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Subject: Re: when any career ends in disgrace
From: Bob Rideout <[log in to unmask]>
Reply-To:Bob Rideout <[log in to unmask]>
Date:Mon, 1 Jan 2018 17:55:26 +0000

text/plain (142 lines)

 We know that there were at least several instances in the
early eighties, for which the Met paid some compensation.
And a new charge was recently leveled about an incident
thirty or more years ago.

That's all we know! At least, that's all I know.

Not one person out of nearly 1000 on this list has answered my
question, though I've asked it three times. When did it end?
I understand that many of you may not find it relevant, but I do
and every time we receive a flurry of self righteous condemnation
basd on nothing more than innuendo, I shall ask that question.

The legal statute of limitations expires after seven years, but the
moral statute is quite different. How different, I'm not certain, but
if James Levine has behaved as reasonable people should for the
last quarter century, and more, I find all of this a tempest in a

Perhaps I'm all alone, and that's ok. It is my view, and I beg nobody's

Happy New Year!


On Mon, Jan 1, 2018 at 12:38 Kiwi <[log in to unmask]> wrote:

> Used to be that guilty people were appropriately punished, but it seems to
> me in the last decade or so a double standard has been set which allows
> certain people to commit crimes and not have any sort of penalty lodged
> against them.  I think we can all remember news stories of people who, by
> objective standards, were guilty and yet for societal, political, or
> financial reasons were never required to face punishment.  Oh, a few
> egregious folks serve as exceptions and examples but arguably, if you are a
> 'special' person (for any number of reasons), justice may not be served
> when
> you are caught.  Justice has a peculiar way, at present, of finding
> loopholes for a heck of lot of illegal / immoral activities.  I do believe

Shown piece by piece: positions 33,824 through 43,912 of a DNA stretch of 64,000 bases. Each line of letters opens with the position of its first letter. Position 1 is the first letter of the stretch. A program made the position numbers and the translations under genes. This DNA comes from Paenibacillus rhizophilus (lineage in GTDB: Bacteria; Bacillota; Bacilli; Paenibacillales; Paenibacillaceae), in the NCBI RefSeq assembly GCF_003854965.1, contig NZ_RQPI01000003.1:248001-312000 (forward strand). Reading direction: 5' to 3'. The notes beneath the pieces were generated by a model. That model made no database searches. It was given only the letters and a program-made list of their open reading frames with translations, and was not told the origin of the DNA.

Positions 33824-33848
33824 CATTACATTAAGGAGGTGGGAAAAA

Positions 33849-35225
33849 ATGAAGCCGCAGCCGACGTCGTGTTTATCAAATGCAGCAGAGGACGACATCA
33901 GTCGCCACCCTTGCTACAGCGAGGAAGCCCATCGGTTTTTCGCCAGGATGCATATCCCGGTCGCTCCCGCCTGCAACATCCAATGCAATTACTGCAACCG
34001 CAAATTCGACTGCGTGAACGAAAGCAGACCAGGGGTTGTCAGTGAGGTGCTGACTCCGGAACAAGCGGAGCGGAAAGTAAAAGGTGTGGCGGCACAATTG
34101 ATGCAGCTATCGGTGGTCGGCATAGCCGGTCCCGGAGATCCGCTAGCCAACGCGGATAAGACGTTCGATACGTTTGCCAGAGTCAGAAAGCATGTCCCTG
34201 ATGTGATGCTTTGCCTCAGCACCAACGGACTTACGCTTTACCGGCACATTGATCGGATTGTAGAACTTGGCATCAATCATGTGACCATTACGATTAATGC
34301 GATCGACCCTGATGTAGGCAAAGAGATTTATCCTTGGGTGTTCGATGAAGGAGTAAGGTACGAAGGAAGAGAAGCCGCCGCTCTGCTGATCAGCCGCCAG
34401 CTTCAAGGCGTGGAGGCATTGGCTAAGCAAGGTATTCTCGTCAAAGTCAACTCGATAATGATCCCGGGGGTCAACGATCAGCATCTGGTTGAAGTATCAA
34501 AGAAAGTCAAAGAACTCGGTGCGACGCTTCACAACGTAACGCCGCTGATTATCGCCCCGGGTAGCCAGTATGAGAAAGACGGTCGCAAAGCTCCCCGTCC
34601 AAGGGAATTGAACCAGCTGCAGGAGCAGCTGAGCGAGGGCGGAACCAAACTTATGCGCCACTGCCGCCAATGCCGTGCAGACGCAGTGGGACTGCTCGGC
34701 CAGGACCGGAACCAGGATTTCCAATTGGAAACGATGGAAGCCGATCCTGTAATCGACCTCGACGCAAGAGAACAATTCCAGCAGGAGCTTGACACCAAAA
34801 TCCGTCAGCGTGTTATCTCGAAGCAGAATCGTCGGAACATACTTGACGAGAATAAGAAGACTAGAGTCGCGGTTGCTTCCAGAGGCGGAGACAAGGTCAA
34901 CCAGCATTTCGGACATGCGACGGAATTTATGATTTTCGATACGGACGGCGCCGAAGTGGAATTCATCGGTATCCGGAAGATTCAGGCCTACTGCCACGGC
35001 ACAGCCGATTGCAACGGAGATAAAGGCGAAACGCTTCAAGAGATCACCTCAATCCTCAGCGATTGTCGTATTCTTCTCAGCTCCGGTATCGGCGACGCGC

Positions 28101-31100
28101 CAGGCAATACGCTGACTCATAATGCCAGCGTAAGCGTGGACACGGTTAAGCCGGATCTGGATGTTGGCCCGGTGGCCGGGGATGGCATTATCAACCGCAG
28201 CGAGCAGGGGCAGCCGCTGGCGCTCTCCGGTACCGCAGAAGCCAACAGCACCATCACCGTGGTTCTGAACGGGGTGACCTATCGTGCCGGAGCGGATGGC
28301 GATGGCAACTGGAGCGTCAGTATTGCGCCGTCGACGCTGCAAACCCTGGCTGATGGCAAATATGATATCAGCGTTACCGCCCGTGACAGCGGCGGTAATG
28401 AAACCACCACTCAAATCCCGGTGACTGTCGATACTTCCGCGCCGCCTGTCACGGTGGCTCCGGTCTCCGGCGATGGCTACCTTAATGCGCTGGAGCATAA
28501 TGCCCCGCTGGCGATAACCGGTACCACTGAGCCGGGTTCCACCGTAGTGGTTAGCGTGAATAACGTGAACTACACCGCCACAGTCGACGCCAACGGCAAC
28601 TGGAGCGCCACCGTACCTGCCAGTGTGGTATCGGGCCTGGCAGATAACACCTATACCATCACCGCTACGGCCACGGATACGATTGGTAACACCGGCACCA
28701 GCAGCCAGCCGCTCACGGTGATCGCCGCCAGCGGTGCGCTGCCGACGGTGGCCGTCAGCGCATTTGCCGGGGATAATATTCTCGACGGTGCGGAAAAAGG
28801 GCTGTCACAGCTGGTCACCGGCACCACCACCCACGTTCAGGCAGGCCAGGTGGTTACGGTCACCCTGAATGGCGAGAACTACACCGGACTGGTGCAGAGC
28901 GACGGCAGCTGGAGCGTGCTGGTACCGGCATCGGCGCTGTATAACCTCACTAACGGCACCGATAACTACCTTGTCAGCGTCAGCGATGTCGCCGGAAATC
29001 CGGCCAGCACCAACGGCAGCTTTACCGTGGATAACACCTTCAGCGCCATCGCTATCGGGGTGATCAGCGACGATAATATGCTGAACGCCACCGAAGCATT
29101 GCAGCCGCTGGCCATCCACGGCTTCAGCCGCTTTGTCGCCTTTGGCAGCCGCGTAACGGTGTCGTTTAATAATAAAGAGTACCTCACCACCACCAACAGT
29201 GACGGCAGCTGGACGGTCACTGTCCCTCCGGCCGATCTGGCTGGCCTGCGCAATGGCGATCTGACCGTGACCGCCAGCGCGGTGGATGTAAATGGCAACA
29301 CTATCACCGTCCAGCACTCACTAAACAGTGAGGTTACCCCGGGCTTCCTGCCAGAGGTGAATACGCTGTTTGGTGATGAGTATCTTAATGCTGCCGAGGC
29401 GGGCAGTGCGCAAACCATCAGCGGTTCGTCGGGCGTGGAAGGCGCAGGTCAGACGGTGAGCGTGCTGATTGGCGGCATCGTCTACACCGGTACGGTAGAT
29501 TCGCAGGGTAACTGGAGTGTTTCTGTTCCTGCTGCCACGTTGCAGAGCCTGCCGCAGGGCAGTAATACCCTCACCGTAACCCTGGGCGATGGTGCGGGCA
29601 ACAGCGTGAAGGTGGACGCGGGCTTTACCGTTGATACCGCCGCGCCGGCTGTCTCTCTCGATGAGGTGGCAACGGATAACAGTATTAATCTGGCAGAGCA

> that is one of the growing inequalities in our nation.
> As for Levine, I understand music is an emotional component in a person's
> life and perhaps that emotional connection allows an individual to
> establish
> separate sets of standards for Levine's (and others) conduct.  I'm not one
> of them but I do understand how personal pleasure can cause someone to
> ignore the damage done to others by Levine.  After all, if I derive
> pleasure
> from something, and I am a good person, then how can it possible be wrong?
> I think, perhaps, we would all be surprised by a lot of what goes on within
> the music (or entertainment) business that never makes it to press but is
> sordid and untidy and immoral and crass.  And, to disagree with Les, I
> don't
> think management is held responsible, even when they are clearly involved
> with, at minimum, cover-up.  The Met Board and Met Management is a perfect
> example:  if the stories are correct and these folks have been operating
> behinds the scenes to clean up after Levine and silence the victims for
> decades, and Gelb knew about the latest dust-up for a year and sat on it
> hoping it would shrivel up and blow away, should they be punished?
> Instead,
> they will close around each other and use their considerable political and
> financial clout to remain 'clean.'  You getter believe the lawyers have
> already figured how to play the get out of jail card for them.
> Sadly, I enter 2018 completed jaded and disillusioned.
> Kiwi
> -----Original Message-----
> From: Les Mitnick
> Sent: Monday, January 01, 2018 11:30 AM
> To: [log in to unmask]
> Subject: when any career ends in disgrace
> i cannot understand the notion that it's only a sexual indiscretion that
> can
> result in a
> dismissal.  That's sheer lunacy.  I can assure you that if someone like the
> General Manager,
> the President of the Board, or even a famous singer were found to have made
> big money off
> a Ponzi scheme, they'd be dismissed as well.  If anyone who held such a
> position was
> discovered to be "money laundering", they'd also be fired.  I mean, let's
> be
> honest
> everybody, Bernie Madoff is not exactly living a life of honor and glory.
> He's a son of a
> bitch without a conscience and deserved exactly what he got.  We're not
> comparing crimes
> here.  All "perps" who commit crimes that inflict emotional or physical
> suffering on others
> are beneath contempt.  I do not for a moment "move the needle" on this
> point.
>      I found the article by that Sved fellow to be pathetic.  I can admire
> and respect Mr.
> Levine's accomplishments as a musician, but as a human being, NEVER.  I
> cannot listen to
> the voices of Tiana Lemnitz and Maria Mueller without them turning to
> poison
> in my ears.
> I won't spend a penny on a Mel Gibson film, and nor would I give Steve
> Bannon a moment
> of my time.
>     From my point of view, it's like asking for forgiveness and redemption
> for Don Michael
> Corleone, Bernie Madoff, or even Charles Manson. We will never know the
> full
> extent or
> depth of Mr. Levine's indiscretions, but we know enough -MORE than enough
> --
> that's more
> than sufficient to taint his legacy forever.
> **********************************************
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